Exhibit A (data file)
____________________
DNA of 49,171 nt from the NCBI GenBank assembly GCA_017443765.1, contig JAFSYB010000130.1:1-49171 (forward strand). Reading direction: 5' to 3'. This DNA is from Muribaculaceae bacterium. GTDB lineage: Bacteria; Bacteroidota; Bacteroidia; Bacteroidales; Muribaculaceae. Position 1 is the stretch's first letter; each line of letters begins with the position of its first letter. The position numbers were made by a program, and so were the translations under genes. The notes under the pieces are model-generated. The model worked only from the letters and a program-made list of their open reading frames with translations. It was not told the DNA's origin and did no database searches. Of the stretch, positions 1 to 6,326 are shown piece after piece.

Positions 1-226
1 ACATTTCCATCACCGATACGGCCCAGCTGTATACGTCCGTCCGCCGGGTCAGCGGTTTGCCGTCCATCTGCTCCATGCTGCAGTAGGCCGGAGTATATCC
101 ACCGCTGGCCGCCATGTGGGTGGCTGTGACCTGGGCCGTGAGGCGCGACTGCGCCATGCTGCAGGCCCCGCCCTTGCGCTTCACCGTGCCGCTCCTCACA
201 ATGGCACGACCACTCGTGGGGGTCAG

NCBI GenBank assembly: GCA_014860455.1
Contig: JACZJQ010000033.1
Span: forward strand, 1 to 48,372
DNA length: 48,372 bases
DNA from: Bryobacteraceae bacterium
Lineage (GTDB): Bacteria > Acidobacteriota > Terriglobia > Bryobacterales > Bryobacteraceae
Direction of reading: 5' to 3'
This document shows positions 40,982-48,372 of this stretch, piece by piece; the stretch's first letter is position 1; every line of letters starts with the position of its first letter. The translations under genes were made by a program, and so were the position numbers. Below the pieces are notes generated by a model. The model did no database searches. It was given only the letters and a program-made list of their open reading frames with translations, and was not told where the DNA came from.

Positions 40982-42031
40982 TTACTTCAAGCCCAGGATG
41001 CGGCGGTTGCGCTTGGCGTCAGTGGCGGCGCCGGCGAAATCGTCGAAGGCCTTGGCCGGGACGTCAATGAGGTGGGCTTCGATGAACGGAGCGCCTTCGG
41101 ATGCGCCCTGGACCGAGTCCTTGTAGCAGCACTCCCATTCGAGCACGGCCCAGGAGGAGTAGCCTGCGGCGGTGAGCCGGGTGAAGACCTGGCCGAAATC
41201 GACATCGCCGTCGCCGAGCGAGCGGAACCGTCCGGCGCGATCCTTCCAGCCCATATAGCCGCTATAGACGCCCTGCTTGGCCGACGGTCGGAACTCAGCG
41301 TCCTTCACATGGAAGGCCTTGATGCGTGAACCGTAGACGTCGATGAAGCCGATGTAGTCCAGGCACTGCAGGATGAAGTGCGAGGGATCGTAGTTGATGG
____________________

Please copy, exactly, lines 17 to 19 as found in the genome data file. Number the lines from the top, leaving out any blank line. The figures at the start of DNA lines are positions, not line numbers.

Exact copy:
41101 ATGCGCCCTGGACCGAGTCCTTGTAGCAGCACTCCCATTCGAGCACGGCCCAGGAGGAGTAGCCTGCGGCGGTGAGCCGGGTGAAGACCTGGCCGAAATC
41201 GACATCGCCGTCGCCGAGCGAGCGGAACCGTCCGGCGCGATCCTTCCAGCCCATATAGCCGCTATAGACGCCCTGCTTGGCCGACGGTCGGAACTCAGCG
41301 TCCTTCACATGGAAGGCCTTGATGCGTGAACCGTAGACGTCGATGAAGCCGATGTAGTCCAGGCACTGCAGGATGAAGTGCGAGGGATCGTAGTTGATGG